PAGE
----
Natural Capital: Theory and Practice of Mapping Ecosystem Services

Front Cover
Peter Kareiva, Heather Tallis, Taylor H. Ricketts, Gretchen C. Daily, Stephen Polasky
OUP Oxford, Apr 7, 2011 - Science - 392 pages
0 Reviews
In 2005, The Millennium Ecosystem Assessment (MA) provided the first global assessment of the world's ecosystems and ecosystem services. It concluded that recent trends in ecosystem change threatened human wellbeing due to declining ecosystem services. This bleak prophecy has galvanized conservation organizations, ecologists, and economists to work toward rigorous valuations of ecosystem services at a spatial scale and with a resolution that can inform public policy. The editors have assembled the world's leading scientists in the fields of conservation, policy analysis, and resource economics to provide the most intensive and best technical analyses of ecosystem services to date. A key idea that guides the science is that the modelling and valuation approaches being developed should use data that are readily available around the world. In addition, the book documents a toolbox of ecosystem service mapping, modeling, and valuation models that both The Nature Conservancy and the World Wide Fund for Nature (WWF) are beginning to apply around the world as they transform conservation from a biodiversity only to a people and ecosystem services agenda. The book addresses land, freshwater, and marine systems at a variety of spatial scales and includes discussion of how to treat both climate change and cultural values when examining tradeoffs among ecosystem services.
 

What people are saying - Write a review

We haven't found any reviews in the usual places.

Contents

Contributors
Foreword
How to read this book
Acknowledgments
SECTION IA vision for ecosystem services in decisions
CHAPTER 1Mainstreaming natural capital into decisions
CHAPTER 2Interpreting and estimating the value of ecosystem services
an integrated tool for the real world
CHAPTER 9Provisioning and regulatory ecosystem service values in agriculture
CHAPTER 10Crop pollination services
CHAPTER 11Naturebased tourism and recreation
CHAPTER 12Cultural services and nonuse values
CHAPTER 13Terrestrial biodiversity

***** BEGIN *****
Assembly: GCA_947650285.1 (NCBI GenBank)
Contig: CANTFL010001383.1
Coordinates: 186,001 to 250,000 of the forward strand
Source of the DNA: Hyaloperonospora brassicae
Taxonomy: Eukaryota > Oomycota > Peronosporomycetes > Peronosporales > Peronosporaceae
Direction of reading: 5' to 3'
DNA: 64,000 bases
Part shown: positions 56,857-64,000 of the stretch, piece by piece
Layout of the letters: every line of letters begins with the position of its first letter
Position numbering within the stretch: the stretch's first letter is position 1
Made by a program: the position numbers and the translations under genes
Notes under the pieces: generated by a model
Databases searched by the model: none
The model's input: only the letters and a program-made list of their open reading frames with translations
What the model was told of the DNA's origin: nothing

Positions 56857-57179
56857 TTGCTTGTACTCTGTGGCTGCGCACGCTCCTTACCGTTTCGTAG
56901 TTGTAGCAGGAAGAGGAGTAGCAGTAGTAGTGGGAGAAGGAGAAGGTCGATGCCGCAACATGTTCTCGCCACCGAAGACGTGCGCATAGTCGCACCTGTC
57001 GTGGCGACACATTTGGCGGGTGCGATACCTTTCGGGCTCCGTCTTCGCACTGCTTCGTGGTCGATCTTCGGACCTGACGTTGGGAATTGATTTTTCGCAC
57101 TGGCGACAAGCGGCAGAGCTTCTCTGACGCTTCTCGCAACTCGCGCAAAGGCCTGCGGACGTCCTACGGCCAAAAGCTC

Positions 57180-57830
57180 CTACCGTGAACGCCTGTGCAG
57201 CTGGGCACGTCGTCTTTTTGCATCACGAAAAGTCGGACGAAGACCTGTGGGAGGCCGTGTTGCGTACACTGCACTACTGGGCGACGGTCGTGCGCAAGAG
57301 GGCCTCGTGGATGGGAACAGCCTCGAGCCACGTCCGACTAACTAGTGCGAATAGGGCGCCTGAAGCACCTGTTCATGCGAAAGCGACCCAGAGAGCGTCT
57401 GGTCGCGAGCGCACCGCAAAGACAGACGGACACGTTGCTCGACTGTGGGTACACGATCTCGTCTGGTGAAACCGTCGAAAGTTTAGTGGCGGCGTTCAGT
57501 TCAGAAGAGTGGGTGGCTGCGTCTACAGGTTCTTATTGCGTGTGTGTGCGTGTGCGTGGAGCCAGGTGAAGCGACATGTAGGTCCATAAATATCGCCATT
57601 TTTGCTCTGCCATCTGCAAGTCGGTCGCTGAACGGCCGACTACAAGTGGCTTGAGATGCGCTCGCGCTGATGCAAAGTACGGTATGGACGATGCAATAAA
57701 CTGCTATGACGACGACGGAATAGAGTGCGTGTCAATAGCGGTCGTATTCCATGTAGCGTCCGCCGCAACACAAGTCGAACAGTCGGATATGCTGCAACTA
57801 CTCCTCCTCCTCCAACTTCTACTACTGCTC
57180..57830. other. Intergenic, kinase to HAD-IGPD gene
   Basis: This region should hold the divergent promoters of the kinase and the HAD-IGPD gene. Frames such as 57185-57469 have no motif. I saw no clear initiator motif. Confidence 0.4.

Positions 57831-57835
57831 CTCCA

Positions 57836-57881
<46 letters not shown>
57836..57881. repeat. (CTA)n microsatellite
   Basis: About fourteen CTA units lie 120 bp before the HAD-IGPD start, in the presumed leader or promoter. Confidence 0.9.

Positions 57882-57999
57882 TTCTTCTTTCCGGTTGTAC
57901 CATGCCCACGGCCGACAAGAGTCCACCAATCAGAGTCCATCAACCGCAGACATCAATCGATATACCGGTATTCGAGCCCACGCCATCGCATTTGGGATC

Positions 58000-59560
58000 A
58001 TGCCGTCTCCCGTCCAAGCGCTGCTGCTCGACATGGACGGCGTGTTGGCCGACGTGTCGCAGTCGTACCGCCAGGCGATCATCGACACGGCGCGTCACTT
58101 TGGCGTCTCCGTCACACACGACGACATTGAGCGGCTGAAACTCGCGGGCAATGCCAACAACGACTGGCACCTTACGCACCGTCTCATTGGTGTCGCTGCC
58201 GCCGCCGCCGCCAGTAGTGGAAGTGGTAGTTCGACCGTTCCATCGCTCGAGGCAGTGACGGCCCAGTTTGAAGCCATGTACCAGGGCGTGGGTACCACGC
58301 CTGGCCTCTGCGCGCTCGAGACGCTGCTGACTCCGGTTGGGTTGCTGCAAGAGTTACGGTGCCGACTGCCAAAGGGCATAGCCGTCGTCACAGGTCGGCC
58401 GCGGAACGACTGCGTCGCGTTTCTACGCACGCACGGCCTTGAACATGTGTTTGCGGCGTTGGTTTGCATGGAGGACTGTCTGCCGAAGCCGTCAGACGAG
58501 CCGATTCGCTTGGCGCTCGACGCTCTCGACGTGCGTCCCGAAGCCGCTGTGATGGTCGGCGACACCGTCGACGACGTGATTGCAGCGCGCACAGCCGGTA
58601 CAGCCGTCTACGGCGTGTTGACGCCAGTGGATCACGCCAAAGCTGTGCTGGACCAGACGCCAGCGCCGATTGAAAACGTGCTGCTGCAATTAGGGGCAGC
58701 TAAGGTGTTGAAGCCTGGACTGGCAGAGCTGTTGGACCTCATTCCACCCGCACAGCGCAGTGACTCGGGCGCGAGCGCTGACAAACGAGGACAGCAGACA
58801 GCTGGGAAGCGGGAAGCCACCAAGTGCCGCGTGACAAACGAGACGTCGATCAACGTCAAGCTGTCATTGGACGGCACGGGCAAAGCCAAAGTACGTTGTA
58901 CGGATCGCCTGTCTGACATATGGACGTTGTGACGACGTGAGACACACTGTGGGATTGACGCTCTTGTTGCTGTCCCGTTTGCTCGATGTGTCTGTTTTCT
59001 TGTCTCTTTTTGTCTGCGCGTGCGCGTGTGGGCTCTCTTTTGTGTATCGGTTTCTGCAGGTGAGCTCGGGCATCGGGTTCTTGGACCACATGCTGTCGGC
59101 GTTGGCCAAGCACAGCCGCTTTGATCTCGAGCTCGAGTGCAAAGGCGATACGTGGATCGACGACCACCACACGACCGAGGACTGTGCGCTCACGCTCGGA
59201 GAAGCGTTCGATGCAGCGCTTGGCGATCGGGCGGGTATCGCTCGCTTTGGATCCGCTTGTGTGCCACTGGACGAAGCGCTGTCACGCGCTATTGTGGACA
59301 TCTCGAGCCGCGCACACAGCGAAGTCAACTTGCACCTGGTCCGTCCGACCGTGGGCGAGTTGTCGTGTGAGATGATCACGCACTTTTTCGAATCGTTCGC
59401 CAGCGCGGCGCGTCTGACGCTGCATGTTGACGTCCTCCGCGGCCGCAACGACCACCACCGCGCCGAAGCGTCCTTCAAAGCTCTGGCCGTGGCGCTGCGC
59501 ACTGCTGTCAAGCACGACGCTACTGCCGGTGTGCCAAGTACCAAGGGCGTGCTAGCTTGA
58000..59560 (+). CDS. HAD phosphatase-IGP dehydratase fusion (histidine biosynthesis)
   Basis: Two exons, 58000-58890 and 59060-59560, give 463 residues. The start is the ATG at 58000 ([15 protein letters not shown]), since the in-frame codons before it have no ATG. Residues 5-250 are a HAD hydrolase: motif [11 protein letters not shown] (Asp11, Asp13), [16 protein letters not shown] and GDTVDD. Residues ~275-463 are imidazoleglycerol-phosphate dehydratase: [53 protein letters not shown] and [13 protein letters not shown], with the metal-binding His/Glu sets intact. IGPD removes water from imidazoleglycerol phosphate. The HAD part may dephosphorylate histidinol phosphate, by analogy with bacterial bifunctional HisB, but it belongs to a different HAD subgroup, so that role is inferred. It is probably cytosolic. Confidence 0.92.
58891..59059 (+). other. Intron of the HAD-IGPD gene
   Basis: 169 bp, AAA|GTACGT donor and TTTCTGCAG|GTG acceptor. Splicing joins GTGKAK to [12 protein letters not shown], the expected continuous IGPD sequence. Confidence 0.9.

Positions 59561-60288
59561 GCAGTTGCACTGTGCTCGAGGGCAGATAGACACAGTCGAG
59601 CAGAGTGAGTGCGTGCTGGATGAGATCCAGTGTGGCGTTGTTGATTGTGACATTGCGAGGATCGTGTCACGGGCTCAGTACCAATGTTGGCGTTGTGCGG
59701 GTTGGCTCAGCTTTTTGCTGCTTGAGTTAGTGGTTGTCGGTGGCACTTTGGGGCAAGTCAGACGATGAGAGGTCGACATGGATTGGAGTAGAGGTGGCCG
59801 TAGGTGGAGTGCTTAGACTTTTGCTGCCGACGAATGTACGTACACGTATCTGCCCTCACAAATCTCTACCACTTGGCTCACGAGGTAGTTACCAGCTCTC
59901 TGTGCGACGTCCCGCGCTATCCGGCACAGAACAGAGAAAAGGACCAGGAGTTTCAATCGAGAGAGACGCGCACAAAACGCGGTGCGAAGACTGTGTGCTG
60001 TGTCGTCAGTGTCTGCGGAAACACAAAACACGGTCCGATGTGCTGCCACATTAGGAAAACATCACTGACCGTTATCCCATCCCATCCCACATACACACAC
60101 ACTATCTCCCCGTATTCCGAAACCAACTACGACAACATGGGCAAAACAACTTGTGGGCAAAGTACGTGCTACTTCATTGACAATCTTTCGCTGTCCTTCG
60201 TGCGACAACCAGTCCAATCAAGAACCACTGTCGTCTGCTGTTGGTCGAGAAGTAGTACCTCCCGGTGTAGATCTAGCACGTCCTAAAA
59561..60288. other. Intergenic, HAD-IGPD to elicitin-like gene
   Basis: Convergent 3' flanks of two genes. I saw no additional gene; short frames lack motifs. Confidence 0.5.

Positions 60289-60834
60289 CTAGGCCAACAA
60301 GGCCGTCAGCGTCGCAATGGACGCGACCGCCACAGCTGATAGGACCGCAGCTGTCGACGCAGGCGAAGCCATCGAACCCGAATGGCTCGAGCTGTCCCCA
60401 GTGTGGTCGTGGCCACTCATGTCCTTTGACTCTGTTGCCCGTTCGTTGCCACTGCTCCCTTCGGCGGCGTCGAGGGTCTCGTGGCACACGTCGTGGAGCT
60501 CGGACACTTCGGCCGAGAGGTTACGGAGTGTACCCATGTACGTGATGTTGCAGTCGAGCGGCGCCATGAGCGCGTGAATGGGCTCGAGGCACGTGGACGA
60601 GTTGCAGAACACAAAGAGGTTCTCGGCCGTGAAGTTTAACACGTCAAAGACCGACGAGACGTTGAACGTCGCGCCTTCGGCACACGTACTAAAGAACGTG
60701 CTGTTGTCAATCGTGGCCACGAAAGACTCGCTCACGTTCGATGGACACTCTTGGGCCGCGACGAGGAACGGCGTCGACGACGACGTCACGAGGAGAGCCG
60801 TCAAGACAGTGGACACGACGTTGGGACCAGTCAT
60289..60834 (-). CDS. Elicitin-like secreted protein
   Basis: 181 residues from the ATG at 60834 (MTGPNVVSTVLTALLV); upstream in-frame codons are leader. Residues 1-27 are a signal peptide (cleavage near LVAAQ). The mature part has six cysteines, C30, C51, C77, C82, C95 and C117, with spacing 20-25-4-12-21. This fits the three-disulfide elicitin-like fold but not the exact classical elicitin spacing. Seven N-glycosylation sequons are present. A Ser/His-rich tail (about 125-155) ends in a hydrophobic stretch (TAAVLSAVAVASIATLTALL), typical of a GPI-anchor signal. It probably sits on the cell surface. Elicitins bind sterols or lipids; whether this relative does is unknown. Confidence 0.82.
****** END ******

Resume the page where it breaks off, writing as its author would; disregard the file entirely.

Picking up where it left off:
SECTION IIIExtensions applications and the next generation of ecosystem service assessments
conservation management and tradeoffs
CHAPTER 15How much information do managers need? The sensitivity of ecosystem service decisions to model complexity

SECTION IIMultitiered models for ecosystem services
CHAPTER 4Water supply as an ecosystem service for hydropower and irrigation
CHAPTER 5Valuing land cover impact on storm peak mitigation
CHAPTER 6Retention of nutrients and sediment by vegetation
CHAPTER 7Terrestrial carbon sequestration and storage
CHAPTER 8The provisioning value of timber and nontimber forest products
CHAPTER 16Poverty and the distribution of ecosystem services
CHAPTER 17Ecosystem service assessments for marine conservation
CHAPTER 18Modeling the impacts of climate change on ecosystem services
CHAPTER 19Incorporating ecosystem services in decisions
Index
Copyright

Other editions - View all

Common terms and phrases

About the author (2011)

Lead editor, Peter Kareiva has worked as a private consultant, as a Professor at several universities (including Brown University, UCSB and University of Washington), a Director of a Conservation Biology group at NOAA Fisheries, and is now a Vice President and Chief Scientist for The Nature Conservancy, the world's largest environmental NGO with over 500 scientists on staff. His focus has been on applying rigorous quantitative tools to support resource and conservation decisions in a pragmatic manner. He has edited five books and written a conservation science textbook, while mentoring over thirty PhD and postdoctoral students who have gone on to faculty positions and government or non-profit positions around the world. His awards include a Guggenheim fellowship and election to the American Academy of Arts and Science. He has worked in Asia, Latin America and North America and in marine, freshwater and terrestrial ecosystems. The other editors have a wealth of experience in the field.

Bibliographic information